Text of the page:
Can Teck Resources Ltd. Continue Going up?

Investors who have been holding Teck Resources Ltd.  (TSX:TCK.B)(NYSE:TCK) since the beginning of the year have had their money grow from under $5 per share to over $20. That’s incredible growth over the past seven months, and it might have investors asking if the rally can continue.

The big reason for the rise has to do with coal, which has risen over 30% in value since the year began. Because of the perfect storm of increased demand and reduced supply, companies that sell coal have been in a good position. And with an expectation that India will continue to increase its metallurgical coal imports, the price should continue to rise or, at the very least, stay relatively constant.

But Teck doesn’t just do coal. Copper has been on a bit of a tear over the past months, bobbing around between US$2.05 and US$2.30 per pound. So long as it stays above US$2.11, which is Teck’s average Q1 selling price, the company should be in a good place. No one knows for sure what will happen, but when a commodity trades in this sort of a rage for an extended period of time, there’s rising belief that it has some support.

And then there’s zinc, which is up 40% since the beginning of the year. Because of how painful zinc mining has been over the past five years, there have been quite a few mine shutdowns, causing supply to shrink. Therefore, I expect that the price will stay at least this high (if not go higher) throughout the rest of 2016, thus increasing profit for Teck.

Then there’s oil. Teck doesn’t actually make any money from oil yet, but it does own a 20% stake in the Fort Hills oil sands development. Investors were worried about this investment, but if oil prices can continue to rise between now and late 2017 when the project goes online, this could turn out to be a lucrative investment for Teck.

Cost reductions

One thing that makes the price rally seem legitimate to me is that the company has fought hard to reduce its costs. According to the CEO, “We’ve reduced our cash unit costs at all operations year over year.”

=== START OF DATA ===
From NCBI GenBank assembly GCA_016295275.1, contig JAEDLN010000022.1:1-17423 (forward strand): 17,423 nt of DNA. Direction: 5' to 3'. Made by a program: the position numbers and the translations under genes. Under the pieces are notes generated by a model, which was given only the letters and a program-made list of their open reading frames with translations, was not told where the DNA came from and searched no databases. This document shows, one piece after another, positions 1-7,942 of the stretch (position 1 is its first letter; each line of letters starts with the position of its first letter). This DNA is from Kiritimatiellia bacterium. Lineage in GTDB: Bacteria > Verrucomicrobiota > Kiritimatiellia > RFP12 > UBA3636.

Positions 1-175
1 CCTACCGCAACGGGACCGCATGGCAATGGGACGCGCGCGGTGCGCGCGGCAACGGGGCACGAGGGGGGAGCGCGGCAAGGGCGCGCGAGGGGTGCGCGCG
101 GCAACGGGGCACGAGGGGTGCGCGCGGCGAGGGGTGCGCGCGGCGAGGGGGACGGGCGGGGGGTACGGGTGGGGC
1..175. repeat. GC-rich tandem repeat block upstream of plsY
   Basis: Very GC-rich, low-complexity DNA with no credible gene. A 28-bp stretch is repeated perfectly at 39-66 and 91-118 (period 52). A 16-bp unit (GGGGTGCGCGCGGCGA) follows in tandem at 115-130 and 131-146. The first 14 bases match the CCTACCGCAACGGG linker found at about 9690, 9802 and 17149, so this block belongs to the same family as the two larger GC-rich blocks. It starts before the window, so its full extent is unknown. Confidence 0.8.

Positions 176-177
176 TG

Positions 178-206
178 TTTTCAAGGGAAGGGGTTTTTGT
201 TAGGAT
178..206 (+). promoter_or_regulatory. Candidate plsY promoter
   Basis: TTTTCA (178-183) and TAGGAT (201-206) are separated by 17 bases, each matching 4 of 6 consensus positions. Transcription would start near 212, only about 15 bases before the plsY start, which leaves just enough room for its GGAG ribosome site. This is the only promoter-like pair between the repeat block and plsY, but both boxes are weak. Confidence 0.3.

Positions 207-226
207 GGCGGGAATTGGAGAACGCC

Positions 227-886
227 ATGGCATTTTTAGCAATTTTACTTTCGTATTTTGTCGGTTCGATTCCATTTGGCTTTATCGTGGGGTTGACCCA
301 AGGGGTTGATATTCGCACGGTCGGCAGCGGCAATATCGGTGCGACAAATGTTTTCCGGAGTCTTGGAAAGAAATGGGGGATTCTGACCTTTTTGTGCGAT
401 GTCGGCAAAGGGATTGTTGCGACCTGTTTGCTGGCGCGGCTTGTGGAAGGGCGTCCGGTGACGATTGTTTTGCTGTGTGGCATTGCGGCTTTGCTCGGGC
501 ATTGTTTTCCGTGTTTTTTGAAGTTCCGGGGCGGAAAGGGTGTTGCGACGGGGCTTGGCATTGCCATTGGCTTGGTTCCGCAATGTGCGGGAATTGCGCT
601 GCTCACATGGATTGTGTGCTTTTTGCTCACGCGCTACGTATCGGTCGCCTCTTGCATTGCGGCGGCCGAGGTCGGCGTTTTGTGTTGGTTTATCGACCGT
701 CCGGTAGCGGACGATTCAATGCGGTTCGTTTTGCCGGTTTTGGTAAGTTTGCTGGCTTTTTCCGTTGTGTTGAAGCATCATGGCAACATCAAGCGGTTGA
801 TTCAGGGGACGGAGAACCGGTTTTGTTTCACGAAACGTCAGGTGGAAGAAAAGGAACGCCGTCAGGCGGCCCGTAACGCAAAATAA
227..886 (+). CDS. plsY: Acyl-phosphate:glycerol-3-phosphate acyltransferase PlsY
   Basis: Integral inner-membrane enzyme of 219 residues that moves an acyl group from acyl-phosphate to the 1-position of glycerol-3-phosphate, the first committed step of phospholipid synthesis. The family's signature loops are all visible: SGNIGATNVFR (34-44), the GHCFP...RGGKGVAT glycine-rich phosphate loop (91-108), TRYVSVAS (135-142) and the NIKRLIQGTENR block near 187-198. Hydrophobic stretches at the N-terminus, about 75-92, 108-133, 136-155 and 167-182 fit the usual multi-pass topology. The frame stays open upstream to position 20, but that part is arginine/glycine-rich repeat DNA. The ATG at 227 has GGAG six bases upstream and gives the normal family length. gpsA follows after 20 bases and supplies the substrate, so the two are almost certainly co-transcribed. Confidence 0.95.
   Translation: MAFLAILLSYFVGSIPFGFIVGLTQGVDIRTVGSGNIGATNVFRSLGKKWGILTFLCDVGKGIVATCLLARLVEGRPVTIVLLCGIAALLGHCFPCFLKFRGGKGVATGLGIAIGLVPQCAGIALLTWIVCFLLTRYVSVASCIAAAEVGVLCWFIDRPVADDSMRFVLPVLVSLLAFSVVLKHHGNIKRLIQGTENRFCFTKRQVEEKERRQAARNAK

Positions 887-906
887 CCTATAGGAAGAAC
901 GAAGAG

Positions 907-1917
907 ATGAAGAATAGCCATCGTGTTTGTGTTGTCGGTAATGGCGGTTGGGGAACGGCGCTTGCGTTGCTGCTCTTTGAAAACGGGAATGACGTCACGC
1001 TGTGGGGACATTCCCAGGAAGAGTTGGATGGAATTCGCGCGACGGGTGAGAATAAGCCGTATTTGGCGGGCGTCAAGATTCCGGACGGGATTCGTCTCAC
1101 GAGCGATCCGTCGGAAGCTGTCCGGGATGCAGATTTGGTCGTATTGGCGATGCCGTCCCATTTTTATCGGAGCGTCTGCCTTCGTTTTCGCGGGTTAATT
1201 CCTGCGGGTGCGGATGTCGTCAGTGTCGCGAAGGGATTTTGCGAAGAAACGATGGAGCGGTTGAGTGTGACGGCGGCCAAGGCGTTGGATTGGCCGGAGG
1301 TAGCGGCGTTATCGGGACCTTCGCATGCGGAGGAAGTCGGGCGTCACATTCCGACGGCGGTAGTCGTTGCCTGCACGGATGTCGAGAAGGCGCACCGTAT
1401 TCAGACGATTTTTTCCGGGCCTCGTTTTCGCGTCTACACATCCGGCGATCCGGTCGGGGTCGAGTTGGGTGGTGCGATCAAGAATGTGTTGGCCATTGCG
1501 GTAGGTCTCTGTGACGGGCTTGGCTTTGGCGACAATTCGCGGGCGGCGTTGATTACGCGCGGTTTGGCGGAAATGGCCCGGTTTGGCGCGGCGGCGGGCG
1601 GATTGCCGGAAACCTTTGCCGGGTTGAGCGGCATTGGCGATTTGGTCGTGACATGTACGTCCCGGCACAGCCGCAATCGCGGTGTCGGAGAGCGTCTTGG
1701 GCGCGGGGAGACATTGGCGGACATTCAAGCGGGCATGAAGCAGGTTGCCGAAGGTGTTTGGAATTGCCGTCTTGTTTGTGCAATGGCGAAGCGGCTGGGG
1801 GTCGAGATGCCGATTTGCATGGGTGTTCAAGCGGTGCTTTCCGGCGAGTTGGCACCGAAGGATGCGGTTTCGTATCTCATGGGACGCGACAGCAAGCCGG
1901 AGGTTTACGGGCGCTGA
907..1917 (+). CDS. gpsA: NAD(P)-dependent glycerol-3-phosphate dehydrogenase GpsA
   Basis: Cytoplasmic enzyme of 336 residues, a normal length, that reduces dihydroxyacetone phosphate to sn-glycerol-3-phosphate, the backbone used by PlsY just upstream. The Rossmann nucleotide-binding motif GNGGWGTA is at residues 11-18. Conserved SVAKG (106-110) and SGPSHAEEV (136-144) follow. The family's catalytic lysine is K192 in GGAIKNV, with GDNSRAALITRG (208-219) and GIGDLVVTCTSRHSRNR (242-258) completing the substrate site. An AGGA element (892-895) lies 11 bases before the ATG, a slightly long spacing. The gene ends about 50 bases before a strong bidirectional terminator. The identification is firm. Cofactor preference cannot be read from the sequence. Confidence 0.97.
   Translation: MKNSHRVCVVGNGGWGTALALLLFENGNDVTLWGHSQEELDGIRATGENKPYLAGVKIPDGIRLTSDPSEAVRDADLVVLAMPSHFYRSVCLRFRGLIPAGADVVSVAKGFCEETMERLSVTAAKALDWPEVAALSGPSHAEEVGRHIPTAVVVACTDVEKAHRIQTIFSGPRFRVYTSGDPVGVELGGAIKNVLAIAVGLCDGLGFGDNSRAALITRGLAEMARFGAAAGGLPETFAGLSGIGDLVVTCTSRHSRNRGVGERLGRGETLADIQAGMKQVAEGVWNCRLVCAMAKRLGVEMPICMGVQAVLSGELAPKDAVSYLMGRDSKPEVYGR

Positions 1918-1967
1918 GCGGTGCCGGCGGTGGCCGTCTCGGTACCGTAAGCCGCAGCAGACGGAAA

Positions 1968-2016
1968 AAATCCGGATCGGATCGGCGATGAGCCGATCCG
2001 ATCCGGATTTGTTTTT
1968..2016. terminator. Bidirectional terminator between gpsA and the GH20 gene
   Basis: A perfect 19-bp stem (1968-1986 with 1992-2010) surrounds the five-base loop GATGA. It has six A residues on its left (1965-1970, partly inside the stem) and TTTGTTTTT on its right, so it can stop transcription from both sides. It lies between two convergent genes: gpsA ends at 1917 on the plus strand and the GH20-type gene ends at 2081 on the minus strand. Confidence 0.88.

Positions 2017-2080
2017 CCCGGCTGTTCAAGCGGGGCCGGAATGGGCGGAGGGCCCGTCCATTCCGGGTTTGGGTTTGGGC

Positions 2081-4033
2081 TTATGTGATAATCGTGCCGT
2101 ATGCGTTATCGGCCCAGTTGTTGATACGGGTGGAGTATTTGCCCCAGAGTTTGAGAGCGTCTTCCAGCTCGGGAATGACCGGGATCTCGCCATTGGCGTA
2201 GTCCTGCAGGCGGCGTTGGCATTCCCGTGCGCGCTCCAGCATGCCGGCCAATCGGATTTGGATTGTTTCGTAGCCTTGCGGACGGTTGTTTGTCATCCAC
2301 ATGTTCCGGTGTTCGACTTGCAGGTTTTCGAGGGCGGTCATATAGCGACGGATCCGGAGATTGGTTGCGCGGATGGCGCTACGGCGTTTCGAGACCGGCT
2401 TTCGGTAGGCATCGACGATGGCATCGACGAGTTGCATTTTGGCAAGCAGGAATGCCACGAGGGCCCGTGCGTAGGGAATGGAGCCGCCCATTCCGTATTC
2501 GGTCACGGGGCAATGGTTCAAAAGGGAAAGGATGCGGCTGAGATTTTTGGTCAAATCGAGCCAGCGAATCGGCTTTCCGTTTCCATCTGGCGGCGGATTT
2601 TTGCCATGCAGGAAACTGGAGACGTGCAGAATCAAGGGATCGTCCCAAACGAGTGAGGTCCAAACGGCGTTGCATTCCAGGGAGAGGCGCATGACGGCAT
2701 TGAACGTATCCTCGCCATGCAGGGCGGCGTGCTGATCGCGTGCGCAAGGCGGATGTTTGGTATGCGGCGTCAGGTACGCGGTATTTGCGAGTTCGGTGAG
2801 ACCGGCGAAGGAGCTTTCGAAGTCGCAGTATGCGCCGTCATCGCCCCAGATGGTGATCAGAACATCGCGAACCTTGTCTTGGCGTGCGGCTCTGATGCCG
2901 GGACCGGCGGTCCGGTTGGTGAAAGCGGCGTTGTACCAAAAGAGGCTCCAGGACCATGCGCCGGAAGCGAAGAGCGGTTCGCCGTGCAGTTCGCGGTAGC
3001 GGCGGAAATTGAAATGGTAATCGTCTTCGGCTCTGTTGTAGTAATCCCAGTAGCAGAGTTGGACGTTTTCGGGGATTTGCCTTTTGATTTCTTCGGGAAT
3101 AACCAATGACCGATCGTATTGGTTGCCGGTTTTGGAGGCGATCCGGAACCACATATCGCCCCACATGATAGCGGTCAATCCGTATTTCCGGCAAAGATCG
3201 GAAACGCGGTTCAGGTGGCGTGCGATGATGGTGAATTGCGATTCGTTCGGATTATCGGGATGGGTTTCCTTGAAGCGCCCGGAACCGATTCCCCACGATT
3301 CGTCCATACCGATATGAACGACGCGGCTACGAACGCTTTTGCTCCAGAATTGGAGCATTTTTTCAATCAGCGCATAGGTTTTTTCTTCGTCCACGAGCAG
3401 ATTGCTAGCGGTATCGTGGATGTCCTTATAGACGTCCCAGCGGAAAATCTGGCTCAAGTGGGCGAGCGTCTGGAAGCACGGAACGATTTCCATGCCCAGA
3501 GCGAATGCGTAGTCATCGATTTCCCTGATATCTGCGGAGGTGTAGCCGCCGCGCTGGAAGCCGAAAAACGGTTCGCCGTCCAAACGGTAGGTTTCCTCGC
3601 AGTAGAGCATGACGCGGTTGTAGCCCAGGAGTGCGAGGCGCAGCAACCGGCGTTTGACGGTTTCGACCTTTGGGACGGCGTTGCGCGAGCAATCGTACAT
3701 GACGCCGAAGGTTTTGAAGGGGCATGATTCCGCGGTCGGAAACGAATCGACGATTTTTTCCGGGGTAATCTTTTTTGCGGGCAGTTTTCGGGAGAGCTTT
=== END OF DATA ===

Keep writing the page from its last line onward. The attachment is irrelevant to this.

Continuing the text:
On top of that, the CEO explained that all major operating mines are cash flow positive. The reason for this is because of aggressive cost cutting–an effort to streamline the business for a world of low-priced commodities.

With commodities on the rise, these super-efficient operations should allow for greater margins, something that Teck has not been able to enjoy for the past few years.

On the debt side, it’s also working to reduce its footprint. It has $9 billion in debt and had quite a bit coming due in the next three years. However, it just closed a bond offering worth US$1.25 billion, which will replace the 2017, 2018, and 2019 notes. If commodity prices continue to rise and cash flows increase, expect to see this debt reduce.

So here’s the ultimate question … Should you buy Teck?

Any time a company rises from under $5 to over $20 in seven months, you have to ask yourself if that sort of a rally can last. Fundamentally, you’re trying to determine whether or not the commodities that Teck mines will continue to rise. There’s no doubt that prices have strengthened, but coal still has an oversupply problem and the other commodities are still trying to find truly solid support.

Therefore, if you bought Teck when it was low, maybe take some profits. And if you’re trying to get in now, start small. There’s no denying that it could go higher, but there might be a serious correction waiting for Teck.

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Fool contributor Jacob Donnelly has no position in any stocks mentioned.

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